Saturday, 27 October 2018

It is at once boring and extraordinary to have to say this: we live in a world of unprecedented and accelerating destruction.

The scale of this destruction is not an accident of nature, not something that ‘would have happened anyway.’ It is the result of clearly identifiable characteristics of the society that we currently inhabit: a social division of labour that places unprecedented power and wealth in the hands of a few. The organisation of social production in this society, based on a principle of existential competition as well as accumulation, allows for an ever more sophisticated level of technical and technological exploitation of both humanity and the planet’s natural resources. 

The name of this society that is structurally compelled to rush continuously forward, ripping apart the foundations of any kind of socially just or ecologically sustainable way of life, is capitalism.

Capitalism gave you the conquest of the Third World, the Atlantic slave trade, the various genocides in the Americas, colonialism, imperialism, the scramble for Africa, Indian famines, the First and Second World Wars, Apartheid, segregation, and climate change. It helps foster the countless fascisms that emerge constantly around the world to crush the socialist movements that attempt to fight it. 

The relative prosperity of a few in the global north is based on the subjugation of the vast majority of the global population. For the rich, the rest of the world, its resources, societies and cultures, exist purely to be used up and exhausted.

The unparalleled destructiveness of the society in which we live is without question. Identifying the cause of this destructiveness is also easy enough: the nature of the competitive, capitalist social relations which necessitate and drive forward expanded accumulation and commodification.

There have been various attempts by mass, working class movements to place an emergency brake on this ceaseless forward movement. The danger of such attempts has been in their inability to build an equally advanced alternative to the supple, adaptive social relations that underpin capitalism’s technological growth. These attempts have often been unsuccessful. They have resulted in crippling economic crisis, political violence, inefficiency and administrative rigidity. But it remains an indisputable fact that these disasters for socialism have been no worse than the alternative. 

None of these disasters affect the fundamental fact that the society we currently live in is rapidly exhausting the possibilities for the majority of people to have a reasonable quality of life.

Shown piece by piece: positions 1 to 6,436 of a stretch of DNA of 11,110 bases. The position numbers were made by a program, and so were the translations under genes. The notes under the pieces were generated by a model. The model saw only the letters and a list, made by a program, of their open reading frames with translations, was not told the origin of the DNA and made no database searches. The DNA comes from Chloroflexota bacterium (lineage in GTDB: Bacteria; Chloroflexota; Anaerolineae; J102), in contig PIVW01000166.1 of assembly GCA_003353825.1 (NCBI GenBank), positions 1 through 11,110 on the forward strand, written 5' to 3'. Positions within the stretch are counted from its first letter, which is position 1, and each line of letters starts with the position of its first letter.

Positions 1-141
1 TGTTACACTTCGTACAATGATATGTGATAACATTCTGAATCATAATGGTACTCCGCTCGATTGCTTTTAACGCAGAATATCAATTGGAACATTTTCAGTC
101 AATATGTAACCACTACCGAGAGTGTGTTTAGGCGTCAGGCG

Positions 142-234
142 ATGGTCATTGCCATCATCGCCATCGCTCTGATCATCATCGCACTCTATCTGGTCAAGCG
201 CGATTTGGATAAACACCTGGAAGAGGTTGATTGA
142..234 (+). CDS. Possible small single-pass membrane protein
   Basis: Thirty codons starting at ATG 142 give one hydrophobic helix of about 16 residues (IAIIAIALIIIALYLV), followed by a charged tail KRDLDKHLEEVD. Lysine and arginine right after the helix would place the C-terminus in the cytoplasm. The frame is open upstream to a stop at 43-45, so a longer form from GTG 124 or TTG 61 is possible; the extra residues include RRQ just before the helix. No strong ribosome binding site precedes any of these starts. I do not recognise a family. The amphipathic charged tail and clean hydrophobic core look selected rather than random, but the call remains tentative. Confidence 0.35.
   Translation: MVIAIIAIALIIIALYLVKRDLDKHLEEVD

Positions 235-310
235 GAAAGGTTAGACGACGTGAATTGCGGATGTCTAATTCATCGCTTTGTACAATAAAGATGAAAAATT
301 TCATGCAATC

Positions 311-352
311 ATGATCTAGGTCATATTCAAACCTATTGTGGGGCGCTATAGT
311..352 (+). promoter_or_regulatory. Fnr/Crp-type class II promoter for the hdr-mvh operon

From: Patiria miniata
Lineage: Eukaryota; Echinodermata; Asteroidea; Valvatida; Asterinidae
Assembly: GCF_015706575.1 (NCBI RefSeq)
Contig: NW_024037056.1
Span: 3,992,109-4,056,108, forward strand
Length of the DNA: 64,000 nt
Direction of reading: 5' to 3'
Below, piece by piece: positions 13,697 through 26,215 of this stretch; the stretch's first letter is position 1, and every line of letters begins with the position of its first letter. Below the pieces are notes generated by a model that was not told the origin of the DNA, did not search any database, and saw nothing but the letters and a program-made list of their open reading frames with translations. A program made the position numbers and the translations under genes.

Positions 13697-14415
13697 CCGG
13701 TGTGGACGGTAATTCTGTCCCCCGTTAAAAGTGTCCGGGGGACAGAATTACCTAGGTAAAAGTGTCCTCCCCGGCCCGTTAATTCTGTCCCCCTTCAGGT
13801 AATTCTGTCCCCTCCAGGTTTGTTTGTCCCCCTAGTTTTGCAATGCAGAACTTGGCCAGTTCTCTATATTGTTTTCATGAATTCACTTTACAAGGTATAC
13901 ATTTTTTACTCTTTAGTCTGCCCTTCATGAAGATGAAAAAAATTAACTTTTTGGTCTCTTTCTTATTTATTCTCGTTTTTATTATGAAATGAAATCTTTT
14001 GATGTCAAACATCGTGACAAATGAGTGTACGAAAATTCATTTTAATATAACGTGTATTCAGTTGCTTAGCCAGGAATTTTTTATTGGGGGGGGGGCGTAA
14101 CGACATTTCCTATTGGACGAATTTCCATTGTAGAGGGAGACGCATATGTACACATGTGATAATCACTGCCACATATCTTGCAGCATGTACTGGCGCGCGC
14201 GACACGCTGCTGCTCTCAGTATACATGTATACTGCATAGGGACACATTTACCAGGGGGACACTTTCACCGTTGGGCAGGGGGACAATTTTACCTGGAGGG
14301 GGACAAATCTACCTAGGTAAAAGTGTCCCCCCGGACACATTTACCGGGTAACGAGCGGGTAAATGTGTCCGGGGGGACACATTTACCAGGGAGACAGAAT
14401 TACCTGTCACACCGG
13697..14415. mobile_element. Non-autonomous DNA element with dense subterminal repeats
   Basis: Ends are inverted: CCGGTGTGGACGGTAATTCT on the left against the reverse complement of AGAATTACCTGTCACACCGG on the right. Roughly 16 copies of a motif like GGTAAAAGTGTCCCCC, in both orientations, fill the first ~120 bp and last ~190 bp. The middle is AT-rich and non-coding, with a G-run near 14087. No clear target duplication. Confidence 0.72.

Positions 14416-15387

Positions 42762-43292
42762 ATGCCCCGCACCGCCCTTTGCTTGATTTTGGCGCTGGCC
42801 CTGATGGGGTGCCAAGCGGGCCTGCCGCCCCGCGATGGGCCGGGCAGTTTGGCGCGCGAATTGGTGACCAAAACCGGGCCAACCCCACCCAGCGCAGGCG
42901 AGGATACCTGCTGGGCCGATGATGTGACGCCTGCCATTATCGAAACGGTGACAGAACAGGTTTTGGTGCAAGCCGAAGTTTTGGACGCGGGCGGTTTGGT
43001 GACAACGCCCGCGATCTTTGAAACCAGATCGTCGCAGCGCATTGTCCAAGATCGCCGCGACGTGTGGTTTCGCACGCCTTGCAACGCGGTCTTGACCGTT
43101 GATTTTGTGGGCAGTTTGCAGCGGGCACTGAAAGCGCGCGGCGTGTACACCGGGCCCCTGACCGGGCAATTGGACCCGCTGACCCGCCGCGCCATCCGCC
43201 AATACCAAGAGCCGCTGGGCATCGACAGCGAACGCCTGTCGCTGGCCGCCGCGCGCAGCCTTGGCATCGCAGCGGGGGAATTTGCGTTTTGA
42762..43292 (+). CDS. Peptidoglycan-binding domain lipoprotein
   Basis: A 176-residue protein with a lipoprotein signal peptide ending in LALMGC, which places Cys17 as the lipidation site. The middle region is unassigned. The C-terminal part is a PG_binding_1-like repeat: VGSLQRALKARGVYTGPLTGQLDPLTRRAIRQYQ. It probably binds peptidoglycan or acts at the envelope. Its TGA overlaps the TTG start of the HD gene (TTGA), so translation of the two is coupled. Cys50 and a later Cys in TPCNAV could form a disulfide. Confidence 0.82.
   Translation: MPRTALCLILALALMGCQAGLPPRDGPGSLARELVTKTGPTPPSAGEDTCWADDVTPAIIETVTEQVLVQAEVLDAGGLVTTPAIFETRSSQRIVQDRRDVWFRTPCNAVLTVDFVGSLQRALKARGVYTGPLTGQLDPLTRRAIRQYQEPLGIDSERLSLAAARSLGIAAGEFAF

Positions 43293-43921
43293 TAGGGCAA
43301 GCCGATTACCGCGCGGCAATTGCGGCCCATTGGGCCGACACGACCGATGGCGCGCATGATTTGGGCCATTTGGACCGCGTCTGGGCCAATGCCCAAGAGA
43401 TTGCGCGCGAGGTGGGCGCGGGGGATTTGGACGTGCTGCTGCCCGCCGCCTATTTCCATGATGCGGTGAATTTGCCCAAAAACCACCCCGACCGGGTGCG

Yes, capitalism under certain conditions - flanked by an interventionist state and a powerful workers movement - facilitates productivity growth. This is its sole, narrow contribution to human welfare. Everything else is either directly negative or has indirect negative consequences. 

Those who want to claim that there is some essential connection between capitalism and democracy are being proved wrong by the increasing threat to democracy that has spread alongside intensified, global capitalist social relations. Liberal political regimes, constitutionalism, various forms of republicanism and federalism - these forms of government, which emerged in the west with the spread of capitalism, certainly provided an opening to movements led by workers which demanded and helped institute electoral democracy. That is not the only route to democracy and nor is the continued existence of democracy reliant on the economic and social relations of capital. 

There must be an alternative to this for the simple reason that we cannot survive if things go on as they are. The wager that we can build an alternative is based on the diversity of ways people have lived and - in part - on the admitted complexity of social organisation permitted by capitalism. A democratic, socially controlled economy that replaced capitalism would put an end to production for the sake of private accumulation and place it at the service of the vast majority. Yes, there are risks. To continue as we are is worse. 

It cannot de said often enough: capitalism must end - we have no choice. Socialism must win - we have no choice.


  


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